Archive for September 10, 2013

Awesome LibGuides Customization – With a Twist!

There are three things you should know about Oregon State University. First, their mascot is Benny the Beaver. Second, OSU has more majors and minors than any other University in the state of Oregon – impressive! Third, they are the newest members of the LibGuides Community, with one of the nicest LibGuides customizations to boot.

The Twist in the story is that OSU’s Libguides content actually came from their legacy Library a la Carte installation which we helped them migrate into LibGuides – without any loss of content or disruptions. We developed migration scripts to import OSU’s existing Library a la Carte content into their shiny new LibGuides system, all without missing a beat.

OSU LibGuide

Once the migration was complete, Librarians and LibGuides Admins did an amazing job prettying things up and customizing the look and feel of their LibGuides system.

The end-result? Tons of useful content that OSU community will benefit from, wrapped up in a sweet look and made available on the most popular library CMS platforms in the world. Now, OSU librarians can share content, ideas, best practices, and collaborate with thousands of other institutions and librarians in the LibGuides Community.

Check out these great examples of OSU’s new LibGuides:

We chatted with our new friends at OSU, Trey Terrell, Evviva Weinraub and Hannah Gascho Rempel, about their experience!

OSU Libraries has long been a proponent of using a content management system to create instructional content from course guides to tutorials. We began with our own open source Library a la Carte, which served us well for many years. But when it was time for a transition to something new, LibGuides were the obvious choice.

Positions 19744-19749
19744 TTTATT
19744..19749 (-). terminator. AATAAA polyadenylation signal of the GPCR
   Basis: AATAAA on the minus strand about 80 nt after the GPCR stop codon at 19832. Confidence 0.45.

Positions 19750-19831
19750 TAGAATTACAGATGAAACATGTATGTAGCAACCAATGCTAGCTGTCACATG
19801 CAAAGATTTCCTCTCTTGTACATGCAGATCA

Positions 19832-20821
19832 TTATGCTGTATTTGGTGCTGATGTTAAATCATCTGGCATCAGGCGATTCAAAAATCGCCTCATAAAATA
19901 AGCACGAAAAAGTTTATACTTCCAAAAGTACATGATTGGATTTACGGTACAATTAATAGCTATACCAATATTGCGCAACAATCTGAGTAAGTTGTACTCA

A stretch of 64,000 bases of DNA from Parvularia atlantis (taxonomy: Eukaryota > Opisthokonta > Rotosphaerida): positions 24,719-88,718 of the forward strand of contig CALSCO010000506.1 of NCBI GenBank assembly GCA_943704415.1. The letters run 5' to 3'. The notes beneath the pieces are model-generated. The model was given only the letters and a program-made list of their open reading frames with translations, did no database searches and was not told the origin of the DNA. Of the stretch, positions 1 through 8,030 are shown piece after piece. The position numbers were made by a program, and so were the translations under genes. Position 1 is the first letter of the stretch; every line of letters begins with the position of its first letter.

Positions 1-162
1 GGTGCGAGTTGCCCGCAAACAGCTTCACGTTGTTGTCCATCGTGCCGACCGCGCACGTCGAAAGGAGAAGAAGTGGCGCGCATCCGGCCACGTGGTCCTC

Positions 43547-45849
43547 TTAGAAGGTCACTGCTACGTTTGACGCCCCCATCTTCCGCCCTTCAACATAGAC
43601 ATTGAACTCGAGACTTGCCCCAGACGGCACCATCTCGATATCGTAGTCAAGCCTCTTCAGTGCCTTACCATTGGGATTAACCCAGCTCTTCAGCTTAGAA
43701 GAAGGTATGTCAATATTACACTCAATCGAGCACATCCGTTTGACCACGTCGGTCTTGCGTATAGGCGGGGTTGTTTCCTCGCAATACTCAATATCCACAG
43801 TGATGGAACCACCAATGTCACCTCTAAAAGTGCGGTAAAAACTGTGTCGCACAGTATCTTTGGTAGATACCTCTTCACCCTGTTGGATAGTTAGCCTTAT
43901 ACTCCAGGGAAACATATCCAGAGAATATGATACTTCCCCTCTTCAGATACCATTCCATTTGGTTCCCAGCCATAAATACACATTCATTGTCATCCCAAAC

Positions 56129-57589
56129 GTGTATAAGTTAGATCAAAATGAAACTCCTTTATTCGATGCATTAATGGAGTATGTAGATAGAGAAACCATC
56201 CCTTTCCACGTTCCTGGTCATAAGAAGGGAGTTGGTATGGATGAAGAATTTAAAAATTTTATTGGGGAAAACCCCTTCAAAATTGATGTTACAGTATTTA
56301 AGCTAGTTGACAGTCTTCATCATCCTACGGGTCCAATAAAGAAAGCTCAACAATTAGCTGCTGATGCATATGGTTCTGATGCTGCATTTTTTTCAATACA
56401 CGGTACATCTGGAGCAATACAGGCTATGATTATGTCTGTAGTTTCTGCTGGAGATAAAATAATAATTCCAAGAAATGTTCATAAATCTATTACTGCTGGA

So if you’re contemplating a change, know that Springshare already has a plan and scripts in place to easily migrate your Library a la Carte content over. Contact us and we’ll help you make it happen!

LibAnalytics & the Institutional Review Board

There are few information gathering processes in academia as important as those of the Institutional Review Board (IRB). Federally-mandated in the U.S. (other nations have their own systems), IRBs are designed to protect the rights and welfare of human subjects who take part in research.

But the IRB process, while recognized as vital, can seem onerous to busy faculty and other researchers and even to members of the boards that sit in review.

At Asbury Theological Seminary (ATS) in Kentucky, LibAnalytics is helping streamline the IRB process for researchers, board members, and administrative staff alike.

We interviewed Greg Sigountos, Instructional Resource and Production Specialist at ATS, about their use of LibAnalytics for institutional review data collection and management. Here are some excerpts from our conversation.

Greg Sigountos

Greg Sigountos

Q: Is the Institutional Review Board administered by the library or are you doing this for a different unit in the institution?

The IRB isn’t technically administered by the library, but the Director of the Library is the chairperson, and our Administrative Assistant is the board’s recording secretary. Our IT and web services areas are busy with other major projects, so the question came up: could we take care of this in-house, and use LibAnalytics? LibAnalytics let us have control over all the steps in the review process, rather than have to work on other departments’ schedules.

Q. Tell us about the old IRB info gathering process.  What made you look for another way to do it?